Food safety is ensured by developing, implementing, managing and improving processes used to produce safe food.
For many food products, validating and verifying a process sounds like a simple task if the product has been made for years and is considered very safe.
HARPC is similar to HACCP in that it points out a need for control when there is a significant hazard.
When evaluating materials for use in food packaging and other food contact applications, a number of considerations are important.
Packaging materials are part of the food processors’ ingredient list, and it only makes common sense that they should be treated the same as any substance when it comes to food safety.
During last decade, a few novel intervention technologies were successfully developed, approved by regulatory agencies and applied as inactivation steps to enhance food safety.
Validation, verification and monitoring are critical components of food safety and quality management programs.
Ishida IX-GA X-ray technology can enhance a food processor's product safety program by detecting not only foreign objects but also imperfections unrelated to contamination.
The who, how, what, where, when and why to sample are critical to control the risks of biological contamination.
ISO 22000 is a nonprescriptive standard that provides both opportunities and challenges to organizations that desire to implement the requirements.
Aquaponics, a sustainable food production system that combines traditional aquaculture (raising aquatic animals) with hydroponics (cultivating plants in water) in a symbiotic environment.
The evolution of food processing technology is examined by considering generalized examples in which process controls that were once good enough have been replaced by new approaches.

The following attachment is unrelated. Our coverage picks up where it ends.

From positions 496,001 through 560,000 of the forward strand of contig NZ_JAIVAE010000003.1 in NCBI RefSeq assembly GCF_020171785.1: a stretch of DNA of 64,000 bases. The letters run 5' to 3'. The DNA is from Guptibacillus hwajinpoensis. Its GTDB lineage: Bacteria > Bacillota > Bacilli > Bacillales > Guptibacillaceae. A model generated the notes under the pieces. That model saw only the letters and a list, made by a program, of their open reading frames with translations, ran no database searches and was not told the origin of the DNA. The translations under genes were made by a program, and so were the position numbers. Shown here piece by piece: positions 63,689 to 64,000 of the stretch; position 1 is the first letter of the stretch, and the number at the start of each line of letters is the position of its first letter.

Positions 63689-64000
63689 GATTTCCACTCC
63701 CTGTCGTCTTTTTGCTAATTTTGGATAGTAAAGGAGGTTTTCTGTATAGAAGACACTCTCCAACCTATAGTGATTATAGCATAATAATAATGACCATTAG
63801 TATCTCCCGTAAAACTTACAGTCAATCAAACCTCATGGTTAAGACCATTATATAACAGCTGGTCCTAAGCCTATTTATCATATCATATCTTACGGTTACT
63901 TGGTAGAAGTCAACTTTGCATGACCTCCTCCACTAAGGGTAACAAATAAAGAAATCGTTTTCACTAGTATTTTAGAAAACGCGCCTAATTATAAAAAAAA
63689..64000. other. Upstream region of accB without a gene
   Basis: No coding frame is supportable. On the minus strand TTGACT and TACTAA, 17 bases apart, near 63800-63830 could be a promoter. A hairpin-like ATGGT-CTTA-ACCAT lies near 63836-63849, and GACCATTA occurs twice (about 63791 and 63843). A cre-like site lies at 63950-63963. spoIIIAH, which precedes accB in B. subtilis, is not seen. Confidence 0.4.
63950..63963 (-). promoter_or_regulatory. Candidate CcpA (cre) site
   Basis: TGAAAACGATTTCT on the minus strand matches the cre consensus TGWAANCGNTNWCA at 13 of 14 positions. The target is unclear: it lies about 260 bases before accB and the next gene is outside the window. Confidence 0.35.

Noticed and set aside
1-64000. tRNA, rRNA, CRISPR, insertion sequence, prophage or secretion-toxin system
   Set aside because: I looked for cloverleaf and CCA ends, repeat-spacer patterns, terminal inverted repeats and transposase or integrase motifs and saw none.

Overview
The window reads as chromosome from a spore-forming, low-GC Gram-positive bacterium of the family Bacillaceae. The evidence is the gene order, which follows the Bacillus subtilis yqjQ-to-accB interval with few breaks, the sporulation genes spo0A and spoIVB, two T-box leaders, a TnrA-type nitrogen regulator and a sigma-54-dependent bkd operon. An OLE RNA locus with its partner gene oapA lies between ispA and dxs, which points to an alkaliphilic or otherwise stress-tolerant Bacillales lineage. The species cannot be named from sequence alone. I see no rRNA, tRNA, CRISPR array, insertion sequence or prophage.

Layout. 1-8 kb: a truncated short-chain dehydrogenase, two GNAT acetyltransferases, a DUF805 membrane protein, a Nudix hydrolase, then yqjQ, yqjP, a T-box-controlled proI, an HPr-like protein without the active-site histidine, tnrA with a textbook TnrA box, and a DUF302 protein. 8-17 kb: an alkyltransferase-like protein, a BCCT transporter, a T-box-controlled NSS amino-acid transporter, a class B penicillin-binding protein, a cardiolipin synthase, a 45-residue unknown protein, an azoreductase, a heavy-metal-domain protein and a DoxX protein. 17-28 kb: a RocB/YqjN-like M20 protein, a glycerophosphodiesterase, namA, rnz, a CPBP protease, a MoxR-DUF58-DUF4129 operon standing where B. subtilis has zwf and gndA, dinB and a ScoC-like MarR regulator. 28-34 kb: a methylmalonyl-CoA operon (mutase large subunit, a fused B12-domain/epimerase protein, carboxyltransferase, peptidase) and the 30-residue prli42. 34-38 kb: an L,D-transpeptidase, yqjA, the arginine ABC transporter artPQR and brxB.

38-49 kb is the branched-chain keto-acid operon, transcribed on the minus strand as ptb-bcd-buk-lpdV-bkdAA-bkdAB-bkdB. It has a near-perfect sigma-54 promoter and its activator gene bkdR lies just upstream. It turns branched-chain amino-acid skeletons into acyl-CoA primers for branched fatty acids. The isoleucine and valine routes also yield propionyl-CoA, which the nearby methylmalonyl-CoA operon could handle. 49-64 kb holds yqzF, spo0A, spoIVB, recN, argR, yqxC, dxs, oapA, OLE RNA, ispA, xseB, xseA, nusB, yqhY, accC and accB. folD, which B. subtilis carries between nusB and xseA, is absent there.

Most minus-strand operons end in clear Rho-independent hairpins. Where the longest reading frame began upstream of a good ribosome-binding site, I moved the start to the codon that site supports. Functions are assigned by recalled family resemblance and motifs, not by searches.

Today, different types of validation need to be done on the manufacturing equipment that is used to produce the product.
All instruments used for ensuring quality, safety, sanitation and legal compliance must be calibrated.
A FSMS is only as strong as its weakest link. It is critical that both corporate headquarters and all of a company’s processing plants have a strong verification program.
Monitoring water activity is a Critical Control Point for many food industry operations.
Records should be maintained that document a processed food’s safety and compliance with government regulations.
Foreign material such as glass, wood, metal, fruit pits, bone or stones have the potential to cause injury.
The Hazard Analysis and Critical Control Points system is a universally recognized approach for preventing food safety failures.
It is generally understood and accepted by food safety scientists that it is impossible to achieve food safety by testing or inspecting finished products.